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Tuesday, June 12, 2012

Are All Citations Good Citations?

A_PaperThere’s a saying in the public relations field that “all press is good press.” The main premise is that, regardless of positive or negative attention, the ultimate goal is to be in the public eye. Does this same concept extend to legal academia? When our work is cited, but somehow questioned for its accuracy, merit, or value, is that better than not being cited at all?

Posted by Kelly Anders on June 12, 2012 at 12:03 PM in Deliberation and voices, Legal Theory, Peer-Reviewed Journals | Permalink


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I don't know about y'all, but I'd rather be ignored by someone than criticized in an ill-informed or misguided way. On the other hand, I'm sort of with Socrates (among others): on matters of significance, being corrected is the best of things, and I welcome the chance to learn from my mistakes.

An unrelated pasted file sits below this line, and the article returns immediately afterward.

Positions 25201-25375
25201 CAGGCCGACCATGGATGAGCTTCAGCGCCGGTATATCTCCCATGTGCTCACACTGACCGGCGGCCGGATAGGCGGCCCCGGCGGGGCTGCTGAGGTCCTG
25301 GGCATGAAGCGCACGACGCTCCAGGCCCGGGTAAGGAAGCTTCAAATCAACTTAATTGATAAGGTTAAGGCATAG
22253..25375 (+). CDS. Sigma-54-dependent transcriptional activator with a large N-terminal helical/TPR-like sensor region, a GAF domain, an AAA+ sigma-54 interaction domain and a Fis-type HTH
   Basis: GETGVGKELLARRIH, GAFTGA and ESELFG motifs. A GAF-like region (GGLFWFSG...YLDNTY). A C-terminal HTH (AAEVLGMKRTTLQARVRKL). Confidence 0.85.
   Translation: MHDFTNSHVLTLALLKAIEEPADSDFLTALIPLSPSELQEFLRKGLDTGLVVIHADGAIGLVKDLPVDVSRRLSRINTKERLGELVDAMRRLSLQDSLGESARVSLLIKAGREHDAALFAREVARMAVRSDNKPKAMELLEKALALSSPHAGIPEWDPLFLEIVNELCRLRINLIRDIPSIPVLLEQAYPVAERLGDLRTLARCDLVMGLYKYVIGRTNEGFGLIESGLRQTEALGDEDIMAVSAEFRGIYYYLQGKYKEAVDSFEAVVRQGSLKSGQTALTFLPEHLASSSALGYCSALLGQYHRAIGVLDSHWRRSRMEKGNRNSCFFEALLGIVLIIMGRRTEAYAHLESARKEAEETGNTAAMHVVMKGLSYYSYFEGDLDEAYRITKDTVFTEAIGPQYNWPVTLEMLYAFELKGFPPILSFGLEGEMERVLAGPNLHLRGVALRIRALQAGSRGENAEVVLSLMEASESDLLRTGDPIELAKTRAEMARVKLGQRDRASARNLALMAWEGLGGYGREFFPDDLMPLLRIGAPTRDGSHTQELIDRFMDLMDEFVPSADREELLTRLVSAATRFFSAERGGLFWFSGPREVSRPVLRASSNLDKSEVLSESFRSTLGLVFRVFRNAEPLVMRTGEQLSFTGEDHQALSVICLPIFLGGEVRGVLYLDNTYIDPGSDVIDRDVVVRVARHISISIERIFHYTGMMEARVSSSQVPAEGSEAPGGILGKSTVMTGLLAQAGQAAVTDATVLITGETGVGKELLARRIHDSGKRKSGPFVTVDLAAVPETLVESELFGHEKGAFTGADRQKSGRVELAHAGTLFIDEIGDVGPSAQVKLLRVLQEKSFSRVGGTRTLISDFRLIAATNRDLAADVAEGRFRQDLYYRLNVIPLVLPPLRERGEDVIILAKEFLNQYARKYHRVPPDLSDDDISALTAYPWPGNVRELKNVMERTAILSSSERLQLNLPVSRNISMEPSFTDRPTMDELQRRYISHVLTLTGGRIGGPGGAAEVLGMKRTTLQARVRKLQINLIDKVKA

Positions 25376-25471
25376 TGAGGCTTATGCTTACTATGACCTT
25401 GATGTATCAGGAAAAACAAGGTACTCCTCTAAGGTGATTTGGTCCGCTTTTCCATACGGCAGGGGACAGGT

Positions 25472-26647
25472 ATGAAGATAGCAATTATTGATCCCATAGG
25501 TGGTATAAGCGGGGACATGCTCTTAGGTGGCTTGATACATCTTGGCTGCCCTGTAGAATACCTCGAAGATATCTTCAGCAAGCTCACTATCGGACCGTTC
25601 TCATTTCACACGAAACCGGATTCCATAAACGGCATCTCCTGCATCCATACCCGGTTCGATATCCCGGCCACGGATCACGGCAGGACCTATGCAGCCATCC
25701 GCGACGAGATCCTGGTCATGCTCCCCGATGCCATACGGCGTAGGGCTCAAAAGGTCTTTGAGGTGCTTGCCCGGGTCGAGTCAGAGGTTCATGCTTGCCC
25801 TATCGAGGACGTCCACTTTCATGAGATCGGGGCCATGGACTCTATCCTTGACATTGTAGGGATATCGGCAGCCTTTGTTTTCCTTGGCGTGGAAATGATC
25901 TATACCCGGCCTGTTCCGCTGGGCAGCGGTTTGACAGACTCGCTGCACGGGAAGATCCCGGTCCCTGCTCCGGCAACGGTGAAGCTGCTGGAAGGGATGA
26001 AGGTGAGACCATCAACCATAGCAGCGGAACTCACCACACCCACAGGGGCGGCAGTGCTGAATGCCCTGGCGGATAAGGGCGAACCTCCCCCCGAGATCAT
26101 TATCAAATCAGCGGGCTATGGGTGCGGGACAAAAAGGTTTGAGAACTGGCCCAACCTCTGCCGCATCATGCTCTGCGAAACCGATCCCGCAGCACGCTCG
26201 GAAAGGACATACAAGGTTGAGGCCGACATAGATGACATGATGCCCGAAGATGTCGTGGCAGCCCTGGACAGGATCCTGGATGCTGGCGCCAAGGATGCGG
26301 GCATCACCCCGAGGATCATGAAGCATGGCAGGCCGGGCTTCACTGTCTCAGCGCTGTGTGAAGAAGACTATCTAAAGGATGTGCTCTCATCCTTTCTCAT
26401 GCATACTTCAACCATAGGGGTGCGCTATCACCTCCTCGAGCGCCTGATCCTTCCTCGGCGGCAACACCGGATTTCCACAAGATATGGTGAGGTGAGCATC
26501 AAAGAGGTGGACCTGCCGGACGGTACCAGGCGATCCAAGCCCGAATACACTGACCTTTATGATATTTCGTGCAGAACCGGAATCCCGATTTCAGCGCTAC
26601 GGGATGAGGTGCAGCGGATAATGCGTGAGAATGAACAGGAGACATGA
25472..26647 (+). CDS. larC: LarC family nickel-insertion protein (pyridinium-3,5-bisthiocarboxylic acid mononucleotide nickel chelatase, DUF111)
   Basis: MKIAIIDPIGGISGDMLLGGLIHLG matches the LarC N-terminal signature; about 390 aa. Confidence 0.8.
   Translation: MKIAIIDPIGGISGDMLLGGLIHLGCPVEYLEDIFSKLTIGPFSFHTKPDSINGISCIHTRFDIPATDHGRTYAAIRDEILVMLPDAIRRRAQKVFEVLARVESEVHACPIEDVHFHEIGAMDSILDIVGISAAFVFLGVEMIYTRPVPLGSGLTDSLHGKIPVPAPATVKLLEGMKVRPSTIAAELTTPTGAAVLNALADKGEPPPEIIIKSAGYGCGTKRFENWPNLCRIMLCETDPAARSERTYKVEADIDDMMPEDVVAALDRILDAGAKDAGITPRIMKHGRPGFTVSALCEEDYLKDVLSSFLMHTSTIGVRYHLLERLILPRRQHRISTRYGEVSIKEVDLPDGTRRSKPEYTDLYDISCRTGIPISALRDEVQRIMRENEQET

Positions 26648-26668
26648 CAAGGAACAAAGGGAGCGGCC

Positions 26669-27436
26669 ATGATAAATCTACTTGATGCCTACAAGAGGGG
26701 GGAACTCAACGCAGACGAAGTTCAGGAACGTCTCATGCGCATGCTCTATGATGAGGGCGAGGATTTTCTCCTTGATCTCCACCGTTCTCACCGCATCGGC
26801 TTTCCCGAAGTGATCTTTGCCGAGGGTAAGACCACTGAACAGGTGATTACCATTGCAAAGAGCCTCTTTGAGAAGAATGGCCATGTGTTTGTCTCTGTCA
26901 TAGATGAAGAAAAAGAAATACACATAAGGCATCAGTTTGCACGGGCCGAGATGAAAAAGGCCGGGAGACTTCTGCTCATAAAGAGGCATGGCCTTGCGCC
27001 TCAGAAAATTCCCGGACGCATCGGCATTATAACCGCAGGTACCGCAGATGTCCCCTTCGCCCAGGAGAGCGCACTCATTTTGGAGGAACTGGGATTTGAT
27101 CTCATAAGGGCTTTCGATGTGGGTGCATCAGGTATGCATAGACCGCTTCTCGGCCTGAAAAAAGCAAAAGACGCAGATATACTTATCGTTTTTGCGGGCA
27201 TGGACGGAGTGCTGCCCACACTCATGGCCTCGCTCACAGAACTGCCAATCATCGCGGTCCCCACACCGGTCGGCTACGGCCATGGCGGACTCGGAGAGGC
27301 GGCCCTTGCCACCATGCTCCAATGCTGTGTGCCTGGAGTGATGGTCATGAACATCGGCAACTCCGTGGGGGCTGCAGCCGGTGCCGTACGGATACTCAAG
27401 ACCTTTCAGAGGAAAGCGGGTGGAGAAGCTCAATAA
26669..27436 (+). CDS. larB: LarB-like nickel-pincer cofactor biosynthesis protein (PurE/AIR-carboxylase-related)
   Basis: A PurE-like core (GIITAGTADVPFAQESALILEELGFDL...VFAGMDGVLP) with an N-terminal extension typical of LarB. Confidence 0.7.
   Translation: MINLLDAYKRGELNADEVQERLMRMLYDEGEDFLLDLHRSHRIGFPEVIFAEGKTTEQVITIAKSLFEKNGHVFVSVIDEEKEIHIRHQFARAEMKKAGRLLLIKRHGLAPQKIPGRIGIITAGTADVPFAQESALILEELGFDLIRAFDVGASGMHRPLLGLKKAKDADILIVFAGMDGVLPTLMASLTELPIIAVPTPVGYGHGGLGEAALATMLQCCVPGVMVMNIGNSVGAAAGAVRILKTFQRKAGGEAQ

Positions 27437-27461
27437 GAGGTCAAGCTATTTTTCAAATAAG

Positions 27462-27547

Posted by: Dan Markel | Jun 13, 2012 4:39:16 PM

Generally yes, since "somehow questioned" suggests overall the cited source is reasonable and worthy of at least respectful debate, and even if you are singled out as horrible, it encourages some to take a closer look, which at times leads some to believe you are in fact not that bad.

Posted by: Joe | Jun 13, 2012 11:56:37 AM

Yes, because even if someone is critical of us, they are improving the extent of our knowledge; pursuing truth.

Posted by: Thomas NZ | Jun 12, 2012 10:46:59 PM

I can't believe all citations are good citations (see e.g. John /2 Yoo), but who digs that deeply?

Posted by: Anon BC I dont have tenure | Jun 12, 2012 8:02:11 PM

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